- misconduct in science by Drs. \ f o r m e r l y of 1 1 CLOSEOUT FOR M97020007 This case came to OIG on February 7, 1997, when Dr. program officer), Deputy Director of NSF's Division of supplied us with a letter from Dr. -hte 04in- 1 complainant) of -- (the The complainant expressed concern about possible - of the a-bd (the subjects). The complainant was concerned that one or both subjects submitted a review that dishonestly criticized research the subject(s), as evidenced by the fact that they later did the research themselves, genuinely believed to be meritorious (Concern #I). The complainant's letter suggested additional concerns about possible intellectual theft (Concern #2) and violation of the integrity of NSF's confidential merit review process (Concern #3). The complainant submitted a proposal' that NSF declined to fund. When submitting the proposal, the complainant named the subjects as potential reviewers. The complainant developed his concerns when he saw a publication2by the subjects in which they allegedly reported results that the complainant sought to achieve in the project the complainant proposed to NSF and NSP declined to fund. OIG examined the merit reviews of the complainant's proposal and related NSP records that documented the basis for NSF's decision to decline the complainant's proposal. We determined that neither subject had submitted a review that dishonest. criticized the proposal to prevent NSF from funding We concluded 'that there was no substance to Concern #l. With regard to Concerns #2 and #3, OIG obtained evidence indicating that the subjects had a history of working in the general scientific area of the complainant's proposal, had initiated their project prior to the review of the complainant's proposal, and had not misused his proposal. OIG noted that scientists often choose substantially similar research topics . The sentence says only that the file contained no ieviews by either subject that dishonestly criticized theproposal. Page 1 of 2 M97-07 CLOSEOUT FOR M97020007 independently and that the fact that two research groups did so does not, by itself, suggest that one derived its research ideas from the other. In his letter to NSF, the complainant asked whether either of the subjects "reviewed my grant proposal" or was "in any way responsible for rejecting it. " OIG informed the complainant that as a matter of policy NSF does not disclose the identities of reviewers (Proposal and Award Manual, Section 1230 and that we could neither affim nor deny that the subjects had reviewed the complainant's proposal. This inquiry is closed and no further action will be taken on this case. cc: Acting Deputy Assistarit Inspector General Oversight, Assistant Inspector General Oversight, IG Page 2 of 2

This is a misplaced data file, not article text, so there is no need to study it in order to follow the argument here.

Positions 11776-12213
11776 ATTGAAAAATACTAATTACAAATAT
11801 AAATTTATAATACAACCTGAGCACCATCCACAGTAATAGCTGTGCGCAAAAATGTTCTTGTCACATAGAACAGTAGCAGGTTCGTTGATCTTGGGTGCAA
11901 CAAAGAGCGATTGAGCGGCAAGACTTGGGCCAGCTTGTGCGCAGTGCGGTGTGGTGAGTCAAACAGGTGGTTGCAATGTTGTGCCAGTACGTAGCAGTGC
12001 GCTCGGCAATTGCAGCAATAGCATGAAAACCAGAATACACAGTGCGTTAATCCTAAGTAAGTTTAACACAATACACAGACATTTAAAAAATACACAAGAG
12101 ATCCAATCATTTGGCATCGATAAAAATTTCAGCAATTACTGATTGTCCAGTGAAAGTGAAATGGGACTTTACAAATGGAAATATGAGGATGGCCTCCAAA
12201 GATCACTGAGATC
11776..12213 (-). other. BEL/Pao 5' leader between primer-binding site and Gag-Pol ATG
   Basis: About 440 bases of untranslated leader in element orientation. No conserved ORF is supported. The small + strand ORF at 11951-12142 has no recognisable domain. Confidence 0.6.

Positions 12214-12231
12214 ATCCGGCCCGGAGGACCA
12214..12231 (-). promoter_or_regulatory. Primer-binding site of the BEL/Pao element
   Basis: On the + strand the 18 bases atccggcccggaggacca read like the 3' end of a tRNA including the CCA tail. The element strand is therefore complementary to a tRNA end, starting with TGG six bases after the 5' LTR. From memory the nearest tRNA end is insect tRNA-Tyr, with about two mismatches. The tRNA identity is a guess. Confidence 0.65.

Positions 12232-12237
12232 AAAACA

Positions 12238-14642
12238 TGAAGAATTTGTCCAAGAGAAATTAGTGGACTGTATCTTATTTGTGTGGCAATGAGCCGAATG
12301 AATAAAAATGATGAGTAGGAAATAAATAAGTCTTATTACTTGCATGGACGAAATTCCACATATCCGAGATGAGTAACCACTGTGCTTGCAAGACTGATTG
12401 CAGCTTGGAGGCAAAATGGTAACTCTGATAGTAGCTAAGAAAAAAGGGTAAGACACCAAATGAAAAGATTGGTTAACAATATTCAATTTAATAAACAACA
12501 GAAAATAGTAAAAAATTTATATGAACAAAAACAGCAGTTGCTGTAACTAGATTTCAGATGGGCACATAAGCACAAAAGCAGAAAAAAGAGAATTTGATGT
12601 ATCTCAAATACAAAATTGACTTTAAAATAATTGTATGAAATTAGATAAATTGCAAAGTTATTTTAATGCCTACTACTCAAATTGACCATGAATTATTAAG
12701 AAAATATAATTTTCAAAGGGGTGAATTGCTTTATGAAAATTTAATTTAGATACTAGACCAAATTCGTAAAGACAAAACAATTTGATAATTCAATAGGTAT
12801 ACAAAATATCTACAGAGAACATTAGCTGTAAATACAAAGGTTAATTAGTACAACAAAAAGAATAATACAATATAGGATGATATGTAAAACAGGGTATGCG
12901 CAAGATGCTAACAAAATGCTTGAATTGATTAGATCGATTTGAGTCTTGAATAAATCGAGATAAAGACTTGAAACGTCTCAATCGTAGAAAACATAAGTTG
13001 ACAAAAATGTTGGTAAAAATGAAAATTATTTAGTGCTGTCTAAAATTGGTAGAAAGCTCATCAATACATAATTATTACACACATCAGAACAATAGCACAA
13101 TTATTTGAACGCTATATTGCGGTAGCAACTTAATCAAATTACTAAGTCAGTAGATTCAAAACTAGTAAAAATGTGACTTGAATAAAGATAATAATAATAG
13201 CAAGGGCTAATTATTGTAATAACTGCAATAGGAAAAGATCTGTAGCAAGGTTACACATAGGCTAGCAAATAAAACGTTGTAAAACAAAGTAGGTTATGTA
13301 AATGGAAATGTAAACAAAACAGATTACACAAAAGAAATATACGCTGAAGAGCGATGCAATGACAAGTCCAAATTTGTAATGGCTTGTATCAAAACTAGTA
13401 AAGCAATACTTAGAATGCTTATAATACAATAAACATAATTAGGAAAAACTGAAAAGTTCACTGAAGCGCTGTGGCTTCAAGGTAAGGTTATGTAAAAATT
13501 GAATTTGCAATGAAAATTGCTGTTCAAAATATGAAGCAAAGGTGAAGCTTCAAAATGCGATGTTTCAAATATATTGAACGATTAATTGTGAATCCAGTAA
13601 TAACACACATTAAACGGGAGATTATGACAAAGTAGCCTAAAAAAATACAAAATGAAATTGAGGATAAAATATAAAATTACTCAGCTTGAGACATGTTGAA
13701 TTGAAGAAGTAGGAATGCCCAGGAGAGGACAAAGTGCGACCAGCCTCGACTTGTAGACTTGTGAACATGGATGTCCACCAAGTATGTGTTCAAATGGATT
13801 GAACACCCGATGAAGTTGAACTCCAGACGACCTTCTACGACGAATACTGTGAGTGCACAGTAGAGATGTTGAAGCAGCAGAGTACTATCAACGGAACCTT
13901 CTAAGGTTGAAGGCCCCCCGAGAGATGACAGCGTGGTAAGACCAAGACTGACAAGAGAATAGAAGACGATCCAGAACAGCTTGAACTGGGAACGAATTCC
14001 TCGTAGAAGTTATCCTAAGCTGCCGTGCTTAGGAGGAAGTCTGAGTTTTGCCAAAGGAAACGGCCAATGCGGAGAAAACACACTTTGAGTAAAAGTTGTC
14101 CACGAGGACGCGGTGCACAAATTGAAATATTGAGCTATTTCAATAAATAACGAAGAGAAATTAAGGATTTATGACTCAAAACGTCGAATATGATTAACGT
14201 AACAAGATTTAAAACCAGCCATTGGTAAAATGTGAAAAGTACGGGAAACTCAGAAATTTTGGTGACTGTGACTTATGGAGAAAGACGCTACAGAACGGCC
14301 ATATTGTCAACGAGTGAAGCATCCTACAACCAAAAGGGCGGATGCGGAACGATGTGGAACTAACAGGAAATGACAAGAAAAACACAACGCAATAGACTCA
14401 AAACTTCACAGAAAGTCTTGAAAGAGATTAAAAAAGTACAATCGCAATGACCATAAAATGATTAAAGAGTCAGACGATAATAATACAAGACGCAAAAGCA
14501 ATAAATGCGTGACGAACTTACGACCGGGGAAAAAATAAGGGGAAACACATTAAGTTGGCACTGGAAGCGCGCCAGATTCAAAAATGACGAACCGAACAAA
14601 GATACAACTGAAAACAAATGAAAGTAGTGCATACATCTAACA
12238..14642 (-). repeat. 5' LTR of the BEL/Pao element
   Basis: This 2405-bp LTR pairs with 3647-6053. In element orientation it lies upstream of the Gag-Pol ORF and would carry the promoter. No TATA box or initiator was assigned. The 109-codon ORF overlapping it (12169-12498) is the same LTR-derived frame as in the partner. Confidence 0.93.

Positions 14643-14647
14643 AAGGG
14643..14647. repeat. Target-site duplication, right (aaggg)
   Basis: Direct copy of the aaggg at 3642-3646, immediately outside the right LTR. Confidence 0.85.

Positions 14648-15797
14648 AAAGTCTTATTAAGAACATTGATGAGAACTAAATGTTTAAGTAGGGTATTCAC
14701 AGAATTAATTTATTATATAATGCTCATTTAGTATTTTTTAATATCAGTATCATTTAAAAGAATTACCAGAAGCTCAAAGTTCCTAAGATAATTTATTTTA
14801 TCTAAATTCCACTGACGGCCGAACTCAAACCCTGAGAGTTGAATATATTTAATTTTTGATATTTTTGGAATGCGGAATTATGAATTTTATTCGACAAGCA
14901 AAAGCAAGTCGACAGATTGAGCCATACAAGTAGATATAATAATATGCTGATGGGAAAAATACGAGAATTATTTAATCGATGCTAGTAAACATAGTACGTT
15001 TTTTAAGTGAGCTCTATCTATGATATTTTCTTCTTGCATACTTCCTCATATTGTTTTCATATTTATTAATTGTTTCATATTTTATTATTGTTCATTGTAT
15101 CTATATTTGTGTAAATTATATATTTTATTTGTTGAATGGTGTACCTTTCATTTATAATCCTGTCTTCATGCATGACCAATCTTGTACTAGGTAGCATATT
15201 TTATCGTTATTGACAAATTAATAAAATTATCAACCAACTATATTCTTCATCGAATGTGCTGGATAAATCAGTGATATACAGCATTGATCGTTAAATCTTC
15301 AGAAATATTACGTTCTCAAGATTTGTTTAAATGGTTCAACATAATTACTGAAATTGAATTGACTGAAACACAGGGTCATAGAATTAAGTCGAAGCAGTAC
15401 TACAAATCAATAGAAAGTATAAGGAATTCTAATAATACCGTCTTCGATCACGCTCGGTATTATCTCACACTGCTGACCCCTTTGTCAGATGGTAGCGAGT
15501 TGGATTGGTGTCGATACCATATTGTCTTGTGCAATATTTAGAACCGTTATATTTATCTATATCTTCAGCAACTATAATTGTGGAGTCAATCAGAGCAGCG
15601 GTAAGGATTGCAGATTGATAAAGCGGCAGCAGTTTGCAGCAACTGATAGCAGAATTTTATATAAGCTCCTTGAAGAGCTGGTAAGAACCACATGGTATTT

Intellectual Theft Peer Review violation
Published by the National Science Foundation, Office of Inspector General on 1997-03-19.
Below is a raw (and likely hideous) rendition of the original report. (PDF)